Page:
The hypothalamus is a brain structure located deep within the brain. It is considered to be a part of the limbic system
and plays a large role in both eating behavior and sexual behavior. It is connected to the pituitary gland
Hypothalamic control of eating
The traditional view is that the lateral hypothalamus (LH) controls the initiation of eating (hunger) and the ventromedial hypothalamus controls the inhibition of eating (satiety). Newer research, however, shows that this is an oversimplification, and that hunger and satiety are in fact controlled by two fiber tracts: the Nigrostriatal Feeding System and the Paraventricular Satiety System.
Nigrostriatal Feeding System
This is a dopaminergic pathway running from the Substantia nigra through the Lateral Hypothalamus and to the Basal Ganglia. It is now believed this pathway is an integral part of the hunger system.
Paraventricular Satiety System
This system is made up of nerve fibers that go from the paraventricular nucleus of the hypothalamus, around the ventromedial nucleus and to the nucleus of the solitary tract (NST) and the dorsal motor nucleus of the vagus (DMV).
Hypothalamic control of sexual behavior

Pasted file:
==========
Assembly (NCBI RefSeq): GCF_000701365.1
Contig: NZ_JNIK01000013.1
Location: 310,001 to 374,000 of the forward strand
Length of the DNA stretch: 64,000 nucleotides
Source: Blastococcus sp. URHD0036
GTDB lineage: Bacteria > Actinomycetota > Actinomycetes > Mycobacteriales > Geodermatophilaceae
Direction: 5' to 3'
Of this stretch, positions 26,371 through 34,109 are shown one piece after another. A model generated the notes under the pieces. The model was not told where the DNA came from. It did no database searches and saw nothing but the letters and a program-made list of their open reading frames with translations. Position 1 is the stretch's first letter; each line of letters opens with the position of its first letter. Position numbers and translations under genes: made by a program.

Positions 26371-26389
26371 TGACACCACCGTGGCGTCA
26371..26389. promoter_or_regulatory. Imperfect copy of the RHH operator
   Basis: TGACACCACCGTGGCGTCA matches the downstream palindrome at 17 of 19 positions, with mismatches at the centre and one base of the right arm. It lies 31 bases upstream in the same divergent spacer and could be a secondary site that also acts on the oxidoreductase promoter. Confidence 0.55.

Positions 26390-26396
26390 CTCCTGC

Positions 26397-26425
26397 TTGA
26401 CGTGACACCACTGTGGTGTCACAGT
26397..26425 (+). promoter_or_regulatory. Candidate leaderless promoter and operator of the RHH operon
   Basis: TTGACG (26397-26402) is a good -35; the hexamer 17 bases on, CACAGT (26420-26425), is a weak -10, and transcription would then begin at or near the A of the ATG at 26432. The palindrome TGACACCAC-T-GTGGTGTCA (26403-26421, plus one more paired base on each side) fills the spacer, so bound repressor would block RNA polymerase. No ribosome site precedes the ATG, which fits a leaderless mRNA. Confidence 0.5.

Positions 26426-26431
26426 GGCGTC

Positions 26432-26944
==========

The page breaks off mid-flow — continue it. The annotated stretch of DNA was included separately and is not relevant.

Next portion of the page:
The hypothalamus influences behavior in 2 ways.
- Stimulates manufacture and release of testosterone or female sex hormones such as estrogen.
- Elicits sexual behavior
In males, the tuberal region of the hypothalamus secretes gonadotrophic-releasing hormone
s into the anterior pituitary gland
, which in turn releases luteinizing hormone
and follicle-stimulating hormone
. These hormones stimulate sperm
production and testosterone release.
In females, the pituitary gland secretes gonadotropphic-stimulating hormones that cause the ovaries to release female sex hormones. The estrogen released acts on the ventromedial hypothalamus to produce a sexual response.
Sexual behavior is controlled by the medial preoptic area of the hypothalamus. This area is about 2.5 times larger in males than in females. This area is stimulated by testosterone to elicit sexual activity. Pheromones detected by the olfactory bulb also stimulate this part of the hypothalamus.
Klein, Stephen B. Biological Psychology. Prentice Hall, New Jersey: 2000.